Divided over the country's ballooning debt, the economy and the contentious issue of immigration, the three front-runners in Britain's general election can still agree on one thing: This race is anyone's to win.
Conservative challenger David Cameron, fresh off what observers said was his best live televised debate performance to date, told BBC radio that next week's national election was "still far from won."
Nick Clegg, still riding higher in the polls than most political observers had ever expected, said the campaign was "wide open."
Even Britain's ever-optimistic former Prime Minister Tony Blair, who hit the campaign trail Friday in support of his successor, Gordon Brown, could only say that their governing Labour Party "has every chance of succeeding."
An ICM/Populus poll, published Friday by The Guardian, showed the gap between each party within the margin of error. Statistically, the three-way contest involving Cameron, Clegg and Brown has become a dead heat.
Those figures are disappointing for Cameron, whose Tories at one point enjoyed a double-digit lead over Labour, which has run the country since Blair was elected in 1997.
But Labour managed to whittle away Cameron's advantage as the election drew closer, and both parties have been caught off-guard by Clegg, whose affable and straightforward style in the nation's first U.S.-style TV debate on April 15 led to a surge in support for his opposition Liberal Democrats.
Spoiling the party?
Andrew Gamble, the head of the department of politics at Cambridge University, said Cameron "should be winning this election by a mile."
"The fact that they're not is deeply troubling for the Conservatives," he said. "Clegg is spoiling the party for them."
Political observers said Cameron did well in Thursday's debate, watched by some 8 million people, although Clegg also held his own. Brown placed a distant third in a performance that politics expert John Curtice described as overly defensive, the observers said.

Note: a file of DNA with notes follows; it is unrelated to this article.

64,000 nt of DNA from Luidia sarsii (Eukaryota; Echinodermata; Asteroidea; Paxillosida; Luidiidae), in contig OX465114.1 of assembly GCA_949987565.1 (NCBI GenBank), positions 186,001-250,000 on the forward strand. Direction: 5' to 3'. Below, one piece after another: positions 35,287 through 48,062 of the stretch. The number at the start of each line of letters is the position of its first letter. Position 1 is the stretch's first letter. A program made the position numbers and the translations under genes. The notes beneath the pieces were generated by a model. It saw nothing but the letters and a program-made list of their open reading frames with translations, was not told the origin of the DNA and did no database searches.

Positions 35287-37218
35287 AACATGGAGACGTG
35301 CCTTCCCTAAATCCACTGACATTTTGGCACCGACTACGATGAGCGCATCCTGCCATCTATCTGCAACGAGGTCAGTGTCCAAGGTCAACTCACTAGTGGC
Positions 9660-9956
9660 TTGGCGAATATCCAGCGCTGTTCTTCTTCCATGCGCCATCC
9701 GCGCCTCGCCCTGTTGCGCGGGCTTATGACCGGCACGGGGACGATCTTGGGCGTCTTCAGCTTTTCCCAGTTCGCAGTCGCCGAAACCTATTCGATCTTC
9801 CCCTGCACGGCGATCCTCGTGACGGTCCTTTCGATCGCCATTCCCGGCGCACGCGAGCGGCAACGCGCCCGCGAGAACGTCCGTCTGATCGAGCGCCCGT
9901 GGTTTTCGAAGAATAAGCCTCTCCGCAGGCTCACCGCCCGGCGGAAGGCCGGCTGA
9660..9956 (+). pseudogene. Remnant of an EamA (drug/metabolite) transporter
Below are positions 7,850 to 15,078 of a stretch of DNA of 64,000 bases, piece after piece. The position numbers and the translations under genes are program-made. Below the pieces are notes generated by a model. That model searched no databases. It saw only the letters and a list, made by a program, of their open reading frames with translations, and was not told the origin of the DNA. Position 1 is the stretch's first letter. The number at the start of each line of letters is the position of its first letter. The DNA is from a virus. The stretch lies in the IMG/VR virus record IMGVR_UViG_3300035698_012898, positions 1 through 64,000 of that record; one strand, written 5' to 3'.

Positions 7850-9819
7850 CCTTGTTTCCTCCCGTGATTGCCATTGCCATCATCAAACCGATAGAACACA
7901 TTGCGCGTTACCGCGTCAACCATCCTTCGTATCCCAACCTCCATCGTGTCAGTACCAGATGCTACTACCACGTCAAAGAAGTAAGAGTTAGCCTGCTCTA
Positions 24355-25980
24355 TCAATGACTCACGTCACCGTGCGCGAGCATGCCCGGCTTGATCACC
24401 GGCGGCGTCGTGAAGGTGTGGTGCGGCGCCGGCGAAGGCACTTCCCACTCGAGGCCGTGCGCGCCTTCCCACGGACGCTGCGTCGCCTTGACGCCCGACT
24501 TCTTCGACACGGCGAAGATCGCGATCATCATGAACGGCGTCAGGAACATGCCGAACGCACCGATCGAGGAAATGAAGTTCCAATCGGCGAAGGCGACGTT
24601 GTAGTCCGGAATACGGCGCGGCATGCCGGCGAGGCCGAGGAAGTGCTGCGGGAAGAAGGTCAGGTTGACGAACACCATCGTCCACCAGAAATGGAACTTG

But none of the candidates provided detailed economic recovery plans in a nation that faces major economic troubles and one of the largest deficits in Europe — both of which will require harsh cuts in public spending after the election.
Labour had more bad luck Friday, when a car crashed into a bus shelter as the prime minister and several members of his Cabinet launched a new poster campaign nearby. No one was hurt in the incident, but headline writers had a field day: Even the left-leaning Guardian quoted a minister denying the incident was a metaphor for Labour's election campaign.
But with the election on May 6, Brown's opponents aren't taking anything for granted.
Addressing a crowd in northern England, Clegg said he was "certainly not going to rest one millisecond, one minute until this campaign ends — right up to the moment when people decide how to vote."
"There are lots of people who haven't decided how they are going to vote," he said. "I think many people now see this campaign is wide open. It's one of the most exciting campaigns in a generation and that we can do something different."
'Fight for every vote'
In his interview Friday, Cameron said his party would "have to fight for every vote and every seat."
Brown, too, has pledged to take his fight down to the wire.
"The time for debates is finished, the time for decision has begun," he told supporters. "We will continue to fight for the future of this country until the very last second of this election campaign."
Gamble suggested that those very last seconds could still be crucial.
"In this last week a lot of voters will be making up their minds," he said.